Many a tale of enchantment records how primal forces ran wild once they were unleashed. Jewish legends tell of spell-guickened creatures called golems that sometimes grew dangerously independent of their maker's wishes.

Golems were human figures molded from clay and brought to life by men schooled in sacred texts. It was said that rabbis animated the golems by placing in their mouths parchments inscribed with the name of God, at the same time reciting passages from the scriptures. Such rites were once performed as spiritual exercises - demonstrations of the power of the holy word.

But golems came to be employed for mundane purposes. The most famous of these beings - the golem of Prague, named Joseph by the man who made him - defended the Jews in the Prague ghetto against the depredations of their Christian neighbors. Because the longer Joseph lived the larger and more powerful he grew, he was an effective deterrant to violence. He was also useful as a builder and an errand boy: he could not speak, having no soul, but he could obey.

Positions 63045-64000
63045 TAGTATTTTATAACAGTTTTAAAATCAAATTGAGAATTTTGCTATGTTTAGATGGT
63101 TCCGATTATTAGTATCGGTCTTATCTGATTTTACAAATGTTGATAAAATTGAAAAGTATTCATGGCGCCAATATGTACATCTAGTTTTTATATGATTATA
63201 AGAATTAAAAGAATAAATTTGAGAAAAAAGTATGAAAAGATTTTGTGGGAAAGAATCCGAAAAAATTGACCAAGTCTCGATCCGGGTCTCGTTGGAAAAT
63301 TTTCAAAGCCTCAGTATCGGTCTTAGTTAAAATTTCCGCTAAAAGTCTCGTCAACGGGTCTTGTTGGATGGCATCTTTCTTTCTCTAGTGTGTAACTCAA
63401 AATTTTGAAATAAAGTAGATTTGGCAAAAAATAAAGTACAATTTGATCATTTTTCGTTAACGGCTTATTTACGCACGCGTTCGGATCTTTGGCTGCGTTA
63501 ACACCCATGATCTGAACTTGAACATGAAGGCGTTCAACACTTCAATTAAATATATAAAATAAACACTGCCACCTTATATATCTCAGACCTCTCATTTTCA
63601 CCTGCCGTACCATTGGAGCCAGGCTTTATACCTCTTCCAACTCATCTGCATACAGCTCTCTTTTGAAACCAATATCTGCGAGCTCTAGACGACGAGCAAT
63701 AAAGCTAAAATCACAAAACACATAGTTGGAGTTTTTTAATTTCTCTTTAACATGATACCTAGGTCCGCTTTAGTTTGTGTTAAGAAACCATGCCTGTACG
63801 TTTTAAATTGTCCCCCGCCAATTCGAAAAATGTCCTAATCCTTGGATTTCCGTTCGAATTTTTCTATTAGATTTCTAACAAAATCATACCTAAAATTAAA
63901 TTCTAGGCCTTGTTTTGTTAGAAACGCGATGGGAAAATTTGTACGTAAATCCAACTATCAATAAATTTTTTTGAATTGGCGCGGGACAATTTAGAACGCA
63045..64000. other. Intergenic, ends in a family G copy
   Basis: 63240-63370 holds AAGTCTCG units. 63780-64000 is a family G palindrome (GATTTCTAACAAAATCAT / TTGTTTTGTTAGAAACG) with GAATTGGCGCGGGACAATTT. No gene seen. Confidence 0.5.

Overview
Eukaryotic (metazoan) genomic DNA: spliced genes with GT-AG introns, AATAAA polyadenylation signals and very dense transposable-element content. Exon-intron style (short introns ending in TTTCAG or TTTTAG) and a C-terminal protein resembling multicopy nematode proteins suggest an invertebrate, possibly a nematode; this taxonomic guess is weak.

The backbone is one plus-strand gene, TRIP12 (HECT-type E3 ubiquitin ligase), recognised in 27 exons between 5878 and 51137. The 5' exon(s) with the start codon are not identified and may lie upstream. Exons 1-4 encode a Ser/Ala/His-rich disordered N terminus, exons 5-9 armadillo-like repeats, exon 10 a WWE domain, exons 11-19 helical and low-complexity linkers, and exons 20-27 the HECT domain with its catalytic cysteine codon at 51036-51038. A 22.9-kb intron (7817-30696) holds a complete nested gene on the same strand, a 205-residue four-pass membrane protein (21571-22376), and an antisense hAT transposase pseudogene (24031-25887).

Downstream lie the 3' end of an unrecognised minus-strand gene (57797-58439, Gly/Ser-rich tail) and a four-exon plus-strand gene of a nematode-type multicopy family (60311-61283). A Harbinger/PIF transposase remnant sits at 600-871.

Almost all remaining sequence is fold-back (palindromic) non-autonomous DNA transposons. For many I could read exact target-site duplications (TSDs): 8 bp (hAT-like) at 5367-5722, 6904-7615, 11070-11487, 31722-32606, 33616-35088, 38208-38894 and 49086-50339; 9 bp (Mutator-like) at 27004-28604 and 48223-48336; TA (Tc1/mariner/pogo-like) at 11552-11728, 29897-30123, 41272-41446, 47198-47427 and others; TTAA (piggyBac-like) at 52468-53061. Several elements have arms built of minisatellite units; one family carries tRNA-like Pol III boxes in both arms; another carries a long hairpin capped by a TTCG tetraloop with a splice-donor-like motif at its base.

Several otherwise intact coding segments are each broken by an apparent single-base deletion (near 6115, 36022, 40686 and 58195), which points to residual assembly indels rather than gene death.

However, like other creatures of magic, golems had a willful streak, and their ever-increasing size made them a threat to the very folk they were summoned to serve. So it was with Joseph, who ran amok on Sabbath Eve for reasons no one could determine, levelling the ghetto walls with his massive shoulders and leaving buildings ablaze in his wake. He might have brought the entire ghetto to ruin had his creator not caught him, pulled the parchment from his lips, and recited backward the scripture that had started him in motion. All that was left when the man was finished was a lifeless mound of clay.